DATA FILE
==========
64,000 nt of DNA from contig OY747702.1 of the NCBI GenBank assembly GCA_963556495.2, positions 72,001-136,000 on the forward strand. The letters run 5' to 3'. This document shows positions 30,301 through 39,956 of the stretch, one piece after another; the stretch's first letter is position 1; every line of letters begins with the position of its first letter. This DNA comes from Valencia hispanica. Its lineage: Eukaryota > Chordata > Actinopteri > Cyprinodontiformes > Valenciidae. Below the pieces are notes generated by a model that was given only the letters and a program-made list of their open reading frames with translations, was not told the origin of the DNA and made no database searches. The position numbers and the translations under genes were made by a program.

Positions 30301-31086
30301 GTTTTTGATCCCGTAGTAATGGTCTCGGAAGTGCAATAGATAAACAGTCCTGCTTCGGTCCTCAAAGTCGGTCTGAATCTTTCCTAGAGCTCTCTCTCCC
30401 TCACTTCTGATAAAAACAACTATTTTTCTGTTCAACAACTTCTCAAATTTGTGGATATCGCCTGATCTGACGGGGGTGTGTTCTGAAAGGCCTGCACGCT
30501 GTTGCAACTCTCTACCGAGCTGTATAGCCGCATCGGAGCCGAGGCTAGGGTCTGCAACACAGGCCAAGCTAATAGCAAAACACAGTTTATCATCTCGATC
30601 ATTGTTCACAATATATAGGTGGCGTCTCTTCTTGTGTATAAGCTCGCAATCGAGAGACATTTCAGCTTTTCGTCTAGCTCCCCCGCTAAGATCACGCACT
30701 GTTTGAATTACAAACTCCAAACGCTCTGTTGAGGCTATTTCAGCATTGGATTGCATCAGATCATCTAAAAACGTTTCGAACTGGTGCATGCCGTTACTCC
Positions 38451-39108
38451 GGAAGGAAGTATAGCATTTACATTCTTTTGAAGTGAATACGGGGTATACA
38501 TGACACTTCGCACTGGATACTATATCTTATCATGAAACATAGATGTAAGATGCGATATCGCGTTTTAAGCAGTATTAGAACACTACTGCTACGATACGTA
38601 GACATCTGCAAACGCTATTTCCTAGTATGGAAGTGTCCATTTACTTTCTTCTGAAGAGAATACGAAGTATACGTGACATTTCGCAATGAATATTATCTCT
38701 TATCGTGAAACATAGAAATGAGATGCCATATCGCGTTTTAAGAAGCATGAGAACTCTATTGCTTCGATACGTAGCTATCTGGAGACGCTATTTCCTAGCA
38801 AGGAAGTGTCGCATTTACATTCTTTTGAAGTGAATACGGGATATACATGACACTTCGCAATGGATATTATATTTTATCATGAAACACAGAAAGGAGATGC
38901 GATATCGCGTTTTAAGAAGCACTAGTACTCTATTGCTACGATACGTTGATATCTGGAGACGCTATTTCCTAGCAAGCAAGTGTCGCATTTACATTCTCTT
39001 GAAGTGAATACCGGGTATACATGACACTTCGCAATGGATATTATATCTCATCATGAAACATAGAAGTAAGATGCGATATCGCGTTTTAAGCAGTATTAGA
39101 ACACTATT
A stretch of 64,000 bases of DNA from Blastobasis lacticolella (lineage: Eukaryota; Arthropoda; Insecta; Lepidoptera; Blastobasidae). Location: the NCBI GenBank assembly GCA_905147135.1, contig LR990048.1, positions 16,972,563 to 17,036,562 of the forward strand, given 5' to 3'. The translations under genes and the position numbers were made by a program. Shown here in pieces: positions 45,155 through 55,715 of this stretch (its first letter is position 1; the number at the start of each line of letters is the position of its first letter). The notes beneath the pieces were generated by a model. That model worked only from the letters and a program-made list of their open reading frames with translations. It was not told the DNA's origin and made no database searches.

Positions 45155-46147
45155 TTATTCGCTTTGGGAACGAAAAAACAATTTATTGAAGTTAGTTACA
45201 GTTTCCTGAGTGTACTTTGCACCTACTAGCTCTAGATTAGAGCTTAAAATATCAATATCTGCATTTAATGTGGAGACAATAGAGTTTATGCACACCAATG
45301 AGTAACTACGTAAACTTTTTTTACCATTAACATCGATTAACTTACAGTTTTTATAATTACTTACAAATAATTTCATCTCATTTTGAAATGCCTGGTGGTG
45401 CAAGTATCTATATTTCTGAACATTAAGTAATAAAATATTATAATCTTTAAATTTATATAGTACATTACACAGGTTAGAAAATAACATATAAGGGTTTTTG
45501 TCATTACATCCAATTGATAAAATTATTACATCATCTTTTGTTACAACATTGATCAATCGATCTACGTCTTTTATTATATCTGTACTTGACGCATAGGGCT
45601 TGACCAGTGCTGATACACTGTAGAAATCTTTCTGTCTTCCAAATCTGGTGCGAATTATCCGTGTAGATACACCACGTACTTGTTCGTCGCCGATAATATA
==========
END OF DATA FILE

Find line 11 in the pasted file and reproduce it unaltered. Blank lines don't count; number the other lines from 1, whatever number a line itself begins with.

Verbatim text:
38601 GACATCTGCAAACGCTATTTCCTAGTATGGAAGTGTCCATTTACTTTCTTCTGAAGAGAATACGAAGTATACGTGACATTTCGCAATGAATATTATCTCT